I therefore highly recommend that if you have any concern about degenerative diseases, you take a blood test for your hormone levels, taking a close look at your Total Testosterone, Free-Testosterone, Estradiol, and DHEA-S levels (each of these will be explained in detail coming up). In Montana that test should cost you around $300.00 when you visit a walk-in lab service office.(2)
Following are guidelines to aim for. For optimum DHEA-S levels, I use Stephen Cherniske, M.S.’s book “The Metabolic Plan – Stay Younger Longer” (Ballantine Books, 2003). The subtitle reads: “Slow the aging process; Increase your strength, stamina, and immunity; Reduce fat and combat cardiovascular disease; Enhance memory and restore your youthful glow.” - now that’s a manly mouthful!
The other hormone numbers are from the above-mentioned LEF article. Please use these values when looking at your blood-hormone test. The additional information emphasizes once again the importance of maintaining correct levels. Because different labs have different reference ranges, when retesting stay with the same lab.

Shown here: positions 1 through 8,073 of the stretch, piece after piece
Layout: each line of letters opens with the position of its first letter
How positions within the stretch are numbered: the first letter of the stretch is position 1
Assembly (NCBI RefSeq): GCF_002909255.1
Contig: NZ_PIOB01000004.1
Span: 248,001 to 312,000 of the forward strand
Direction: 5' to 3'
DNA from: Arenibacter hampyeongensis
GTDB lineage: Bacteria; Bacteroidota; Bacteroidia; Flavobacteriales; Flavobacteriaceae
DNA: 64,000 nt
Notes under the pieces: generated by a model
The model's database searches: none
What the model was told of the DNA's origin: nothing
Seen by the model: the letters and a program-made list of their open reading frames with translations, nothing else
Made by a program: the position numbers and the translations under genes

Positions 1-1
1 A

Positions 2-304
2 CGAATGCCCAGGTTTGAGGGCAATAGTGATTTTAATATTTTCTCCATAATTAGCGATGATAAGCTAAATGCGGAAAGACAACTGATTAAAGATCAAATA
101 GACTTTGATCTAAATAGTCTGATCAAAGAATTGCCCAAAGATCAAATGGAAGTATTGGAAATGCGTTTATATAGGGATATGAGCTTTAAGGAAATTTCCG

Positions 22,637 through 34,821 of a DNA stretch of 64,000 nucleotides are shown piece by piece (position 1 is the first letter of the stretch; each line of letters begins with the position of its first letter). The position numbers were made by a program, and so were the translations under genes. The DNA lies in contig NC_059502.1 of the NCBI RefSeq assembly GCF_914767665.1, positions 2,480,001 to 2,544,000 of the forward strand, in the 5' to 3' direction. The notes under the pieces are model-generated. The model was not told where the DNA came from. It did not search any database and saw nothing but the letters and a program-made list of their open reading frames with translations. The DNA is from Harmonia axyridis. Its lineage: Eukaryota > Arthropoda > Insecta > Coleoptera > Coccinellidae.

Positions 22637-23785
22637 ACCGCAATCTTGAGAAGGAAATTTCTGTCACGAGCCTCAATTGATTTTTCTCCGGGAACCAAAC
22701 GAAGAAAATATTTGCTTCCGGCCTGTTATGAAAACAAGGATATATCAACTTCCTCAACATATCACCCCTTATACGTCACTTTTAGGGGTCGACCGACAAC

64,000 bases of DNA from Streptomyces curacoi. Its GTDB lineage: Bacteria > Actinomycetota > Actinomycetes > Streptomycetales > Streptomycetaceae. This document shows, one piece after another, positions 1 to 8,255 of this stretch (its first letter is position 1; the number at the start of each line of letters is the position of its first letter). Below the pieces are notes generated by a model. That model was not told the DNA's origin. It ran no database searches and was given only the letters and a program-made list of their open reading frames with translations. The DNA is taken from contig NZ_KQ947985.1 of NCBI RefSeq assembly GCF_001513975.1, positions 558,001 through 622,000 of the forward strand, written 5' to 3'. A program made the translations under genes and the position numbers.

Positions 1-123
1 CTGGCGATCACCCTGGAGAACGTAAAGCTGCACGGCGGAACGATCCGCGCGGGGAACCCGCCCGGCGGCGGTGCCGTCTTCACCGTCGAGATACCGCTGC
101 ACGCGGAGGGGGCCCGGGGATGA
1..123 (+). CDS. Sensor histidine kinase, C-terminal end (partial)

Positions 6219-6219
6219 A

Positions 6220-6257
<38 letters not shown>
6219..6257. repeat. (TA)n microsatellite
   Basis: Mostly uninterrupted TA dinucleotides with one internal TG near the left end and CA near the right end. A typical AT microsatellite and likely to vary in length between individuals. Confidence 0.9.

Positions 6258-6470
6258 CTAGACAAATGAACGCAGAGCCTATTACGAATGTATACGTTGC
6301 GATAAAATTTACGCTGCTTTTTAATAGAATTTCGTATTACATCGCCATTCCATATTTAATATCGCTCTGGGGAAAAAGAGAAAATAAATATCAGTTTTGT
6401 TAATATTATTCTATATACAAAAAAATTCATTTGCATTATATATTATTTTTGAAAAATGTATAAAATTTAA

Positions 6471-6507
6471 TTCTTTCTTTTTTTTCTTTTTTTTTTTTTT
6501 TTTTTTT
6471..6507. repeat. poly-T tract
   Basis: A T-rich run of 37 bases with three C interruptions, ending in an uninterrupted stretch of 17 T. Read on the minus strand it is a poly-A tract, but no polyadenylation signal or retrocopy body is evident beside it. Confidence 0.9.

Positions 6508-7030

This is the amount men produce daily, primarily in their testes and a smaller amount in their adrenal glands. Testosterone is the most important male hormone, which comes up at the onset of puberty. This causes men’s voices to get deeper, and their muscles to grow. It starts the appearance of facial hair, and the development of sexual feelings and sperm production.
However, libido/sex drive is more related to another hormone called Oxytocin. I have seen plenty of men with low-testosterone levels who express their love for sex and whose eyes always wander at the sight of a beautiful woman. And there are men with excellent testosterone levels, who don’t care about sex that much.